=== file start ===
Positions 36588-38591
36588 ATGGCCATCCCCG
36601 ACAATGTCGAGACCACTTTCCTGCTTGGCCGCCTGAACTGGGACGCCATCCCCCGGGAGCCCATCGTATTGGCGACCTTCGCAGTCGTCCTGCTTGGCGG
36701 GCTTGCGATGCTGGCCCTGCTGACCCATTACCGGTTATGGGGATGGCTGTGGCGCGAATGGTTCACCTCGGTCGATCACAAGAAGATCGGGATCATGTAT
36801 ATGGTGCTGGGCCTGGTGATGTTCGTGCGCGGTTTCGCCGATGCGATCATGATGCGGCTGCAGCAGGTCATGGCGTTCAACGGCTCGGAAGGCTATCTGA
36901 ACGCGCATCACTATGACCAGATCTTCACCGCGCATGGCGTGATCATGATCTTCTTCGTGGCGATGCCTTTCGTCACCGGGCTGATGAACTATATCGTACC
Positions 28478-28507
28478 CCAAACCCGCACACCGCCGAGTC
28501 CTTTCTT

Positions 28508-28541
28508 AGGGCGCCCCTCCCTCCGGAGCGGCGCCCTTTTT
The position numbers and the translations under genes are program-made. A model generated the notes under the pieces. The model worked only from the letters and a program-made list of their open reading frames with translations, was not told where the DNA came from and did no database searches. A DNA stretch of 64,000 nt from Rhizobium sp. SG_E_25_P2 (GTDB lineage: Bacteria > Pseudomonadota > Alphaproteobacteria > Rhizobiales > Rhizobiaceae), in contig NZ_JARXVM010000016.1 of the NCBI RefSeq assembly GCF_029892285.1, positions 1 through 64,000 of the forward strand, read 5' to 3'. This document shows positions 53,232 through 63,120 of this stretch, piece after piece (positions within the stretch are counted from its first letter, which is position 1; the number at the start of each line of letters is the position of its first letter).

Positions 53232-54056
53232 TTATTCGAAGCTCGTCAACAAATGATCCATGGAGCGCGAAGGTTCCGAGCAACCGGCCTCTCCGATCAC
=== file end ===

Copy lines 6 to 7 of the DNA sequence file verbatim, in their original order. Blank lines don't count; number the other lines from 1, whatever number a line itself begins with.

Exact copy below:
36901 ACGCGCATCACTATGACCAGATCTTCACCGCGCATGGCGTGATCATGATCTTCTTCGTGGCGATGCCTTTCGTCACCGGGCTGATGAACTATATCGTACC
Positions 28478-28507